How low can yields go?

Posted On Thursday, 31 May 2007 02:00 Published by eProp Commercial Property News
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The South African listed property sector, which recently surpassed the R100bn market capitalisation threshold for the first time, could again double in size over the next two years as the much talked about foreign investment flow into local real estate stocks starts to materialise

Norbert SasseThat will see listed property yields drop even further from already record lows of around 6% - down from an average 15% in 2002. Will yields converge to the international norm of between 2% and 4% or will SA-listed property retain its value proposition?

That was one of the questions raised at the annual SA Property Owners' Association (Sapoa) convention held earlier this month at Sun City. Speaking at the convention, Nedbank Corporate Property Finance MD Frank Berkeley said that though some may argue that SA-listed property is already overpriced, there's no doubt that yields will drop further.

Highly rated property stocks, such as Hyprop Investments, are already trading at yields of less than 5%. Berkeley said nobody expected listed yields to drop to those levels as quickly as they did. "And there's no reason why SA yields shouldn't be in the same range of around 2,5% as that of many international markets."

Growthpoint Properties CEO Norbert Sasse said the worldwide search for income continued to send global listed property prices up and yields down. That trend would manifest increasingly in SA as more overseas investors were lured to SA's relatively high-yielding real estate sector. Sasse said over the past 18 months Growthpoint's international shareholder base had already doubled to just less than 5%.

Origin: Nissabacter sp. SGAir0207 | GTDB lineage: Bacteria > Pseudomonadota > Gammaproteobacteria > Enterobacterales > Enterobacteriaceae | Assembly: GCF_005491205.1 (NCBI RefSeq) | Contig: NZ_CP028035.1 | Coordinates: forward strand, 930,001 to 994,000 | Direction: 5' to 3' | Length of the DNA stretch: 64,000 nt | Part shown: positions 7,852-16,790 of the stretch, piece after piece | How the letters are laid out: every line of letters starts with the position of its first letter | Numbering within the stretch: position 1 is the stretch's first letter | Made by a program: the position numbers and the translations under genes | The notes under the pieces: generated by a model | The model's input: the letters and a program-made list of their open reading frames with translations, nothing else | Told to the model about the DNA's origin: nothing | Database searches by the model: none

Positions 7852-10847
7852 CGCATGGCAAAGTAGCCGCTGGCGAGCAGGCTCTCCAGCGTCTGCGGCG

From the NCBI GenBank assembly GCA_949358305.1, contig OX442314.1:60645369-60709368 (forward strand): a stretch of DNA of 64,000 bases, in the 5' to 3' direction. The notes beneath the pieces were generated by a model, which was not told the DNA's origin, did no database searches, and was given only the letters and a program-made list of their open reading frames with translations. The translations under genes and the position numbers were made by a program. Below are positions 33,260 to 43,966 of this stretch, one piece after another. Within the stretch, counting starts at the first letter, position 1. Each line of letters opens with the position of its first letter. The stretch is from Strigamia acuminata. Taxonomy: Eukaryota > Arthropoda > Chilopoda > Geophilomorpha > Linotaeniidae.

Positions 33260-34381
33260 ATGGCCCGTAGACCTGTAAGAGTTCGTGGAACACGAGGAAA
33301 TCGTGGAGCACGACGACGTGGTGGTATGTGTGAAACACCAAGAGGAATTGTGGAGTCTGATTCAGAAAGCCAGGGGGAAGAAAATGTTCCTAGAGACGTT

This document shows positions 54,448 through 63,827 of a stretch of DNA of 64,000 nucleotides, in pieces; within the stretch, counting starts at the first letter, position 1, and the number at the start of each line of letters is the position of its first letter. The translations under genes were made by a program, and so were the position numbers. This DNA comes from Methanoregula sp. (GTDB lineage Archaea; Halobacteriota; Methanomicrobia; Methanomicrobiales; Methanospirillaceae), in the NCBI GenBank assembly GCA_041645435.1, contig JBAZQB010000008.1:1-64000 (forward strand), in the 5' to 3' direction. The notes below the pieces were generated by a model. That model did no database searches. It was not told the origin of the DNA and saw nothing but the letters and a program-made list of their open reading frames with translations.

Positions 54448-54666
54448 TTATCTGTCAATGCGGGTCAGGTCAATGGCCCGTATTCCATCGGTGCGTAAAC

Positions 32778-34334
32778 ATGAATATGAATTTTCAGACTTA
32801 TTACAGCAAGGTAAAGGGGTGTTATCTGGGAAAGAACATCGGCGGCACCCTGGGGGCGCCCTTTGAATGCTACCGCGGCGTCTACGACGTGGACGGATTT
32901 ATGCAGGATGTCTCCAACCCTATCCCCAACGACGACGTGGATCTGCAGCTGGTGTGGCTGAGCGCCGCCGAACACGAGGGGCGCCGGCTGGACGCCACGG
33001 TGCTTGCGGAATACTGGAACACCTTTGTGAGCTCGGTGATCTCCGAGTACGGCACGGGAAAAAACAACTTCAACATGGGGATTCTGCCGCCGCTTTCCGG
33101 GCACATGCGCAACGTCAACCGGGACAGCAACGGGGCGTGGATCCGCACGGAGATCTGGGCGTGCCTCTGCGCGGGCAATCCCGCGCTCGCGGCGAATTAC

On the one hand, a further decline in listed property yields is good news for existing investors, because prices rise when yields drop, creating more scope for capital growth. But it also means that for new investors listed property could lose its attraction as an income-generating asset class.

Macquarie First South Securities property analyst Leon Allison said if the yield gap between SA and overseas property continues to close (and prices continue to climb) there will come a point when income returns on listed property may no longer be attractive compared to other asset classes, such as bonds, cash and equities.

But Allison points out that SA listed property's value proposition should be underpinned over the next two to three years by double-digit income growth. "Investors may be buying in at lower initial yields, but the income on SA-listed property stocks is growing at double the rate of that of most of its overseas counterparts."

For example, New Zealand listed property offers an initial yield comparable to that in SA, but growth in income is expected to be only around 2,1%/year over the next two years, compared with SA's 12%/year.

Last modified on Thursday, 24 April 2014 14:19

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